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There are plenty of reasons why more and more workers and students have decided to attend grad school over the years — whether it’s to meet a job requirement that used to require only an undergraduate degree, starting a career change, following a passion, aiming at a salary increase, etc.

However, grad school is still a huge time and financial commitment that needs careful consideration. Here’s a list of questions to ask yourself before deciding if graduate school is the best choice for you:

Why do I want to go to graduate school?

This is the time for you to sit down and have a real and honest self-reflection. There are plenty of valid reasons to attend grad school for both career and personal reasons. However, you should have at least one specific reason why you want or need to go to graduate school. Graduate school takes a lot of time, effort and responsibility. Unless you’re motivated by a specific reason you might regret your choice to enroll later.

Am I ready for another 2+ years of education?

Just because many master’s degrees take less time to complete than an undergraduate degree that doesn’t mean they’re less work. Think about your work, family, or other commitments you have within the next two years or longer. There are many graduate degrees created for people with busy schedules. However, you should critically think about if you’re at the right time in your life to take on more school.

How will I pay for it?

Like any amount of college, graduate school life is expensive. Tuition, books, living expenses and other miscellaneous costs can add up. This is especially true if you have no one else to rely on financially but yourself. You should check out page 14 for ways you can finance your graduate degree. In the meanwhile, try to brush up on financial literacy skills like budgeting and learning how loans work.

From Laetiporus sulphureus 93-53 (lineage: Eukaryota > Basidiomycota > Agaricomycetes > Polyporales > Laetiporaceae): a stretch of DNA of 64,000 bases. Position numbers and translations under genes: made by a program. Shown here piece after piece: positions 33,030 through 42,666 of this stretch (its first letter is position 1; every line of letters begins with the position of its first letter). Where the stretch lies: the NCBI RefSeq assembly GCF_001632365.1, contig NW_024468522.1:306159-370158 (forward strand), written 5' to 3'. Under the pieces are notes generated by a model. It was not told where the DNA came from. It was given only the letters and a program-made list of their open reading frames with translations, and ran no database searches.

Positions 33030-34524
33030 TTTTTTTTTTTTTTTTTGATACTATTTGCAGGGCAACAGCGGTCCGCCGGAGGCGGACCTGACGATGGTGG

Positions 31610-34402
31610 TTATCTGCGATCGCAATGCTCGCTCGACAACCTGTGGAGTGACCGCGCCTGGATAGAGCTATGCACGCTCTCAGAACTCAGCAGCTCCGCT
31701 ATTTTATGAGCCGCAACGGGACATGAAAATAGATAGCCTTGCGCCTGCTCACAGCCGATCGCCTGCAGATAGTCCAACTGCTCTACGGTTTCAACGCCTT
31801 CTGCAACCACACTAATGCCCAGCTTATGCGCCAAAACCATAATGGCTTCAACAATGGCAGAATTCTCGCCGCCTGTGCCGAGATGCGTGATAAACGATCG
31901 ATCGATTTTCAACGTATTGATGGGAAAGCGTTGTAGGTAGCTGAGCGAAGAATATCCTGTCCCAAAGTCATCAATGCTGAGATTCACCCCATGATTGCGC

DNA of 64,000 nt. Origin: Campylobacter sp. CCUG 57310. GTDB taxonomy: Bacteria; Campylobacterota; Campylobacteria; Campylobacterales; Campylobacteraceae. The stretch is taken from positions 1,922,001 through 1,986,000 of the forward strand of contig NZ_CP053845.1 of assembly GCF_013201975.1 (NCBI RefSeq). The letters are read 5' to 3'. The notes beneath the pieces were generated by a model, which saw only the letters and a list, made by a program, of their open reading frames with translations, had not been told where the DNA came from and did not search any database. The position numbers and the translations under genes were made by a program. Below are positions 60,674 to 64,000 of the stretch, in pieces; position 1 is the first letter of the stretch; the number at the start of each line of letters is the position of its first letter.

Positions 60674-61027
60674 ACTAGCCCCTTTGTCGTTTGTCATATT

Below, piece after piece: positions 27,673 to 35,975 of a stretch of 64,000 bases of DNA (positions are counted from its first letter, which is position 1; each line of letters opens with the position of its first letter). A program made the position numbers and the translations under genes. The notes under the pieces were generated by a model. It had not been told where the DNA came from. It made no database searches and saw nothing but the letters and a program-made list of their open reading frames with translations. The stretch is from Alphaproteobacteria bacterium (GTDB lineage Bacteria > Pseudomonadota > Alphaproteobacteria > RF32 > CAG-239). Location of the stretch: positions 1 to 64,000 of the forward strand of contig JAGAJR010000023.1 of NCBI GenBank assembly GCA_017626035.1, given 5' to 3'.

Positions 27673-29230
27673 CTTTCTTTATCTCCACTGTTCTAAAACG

What can I do with my degree?

What could you do with your newly earned masters or doctorate degree? What kind of doors could this degree open up for you? If you have student loans from graduate school, could you use your new degree to pay them off? These are all great questions to think about when analyzing the benefits of pursuing graduate school. Do some research on what kind of opportunities you can get with the specific degree you’re thinking about. Try talking with some LinkedIn connections that have the degree you’d like and ask what it did for them.

What’s my end goal?

In 10 years, where do you hope to be in life? Would this graduate degree you’re thinking about helping you get there? There are a lot of ways to accomplish your goals. So, try and figure out whether going to grad school is the best way to do that. Do some thorough research into the graduate program and degree you’re thinking about. See if graduates of the degree end up with the career you’re hoping for.

Hopefully these questions, and any more you need to ask yourself along the way, give you confidence in your choice about grad school.

Graphic by: Juana Garcia

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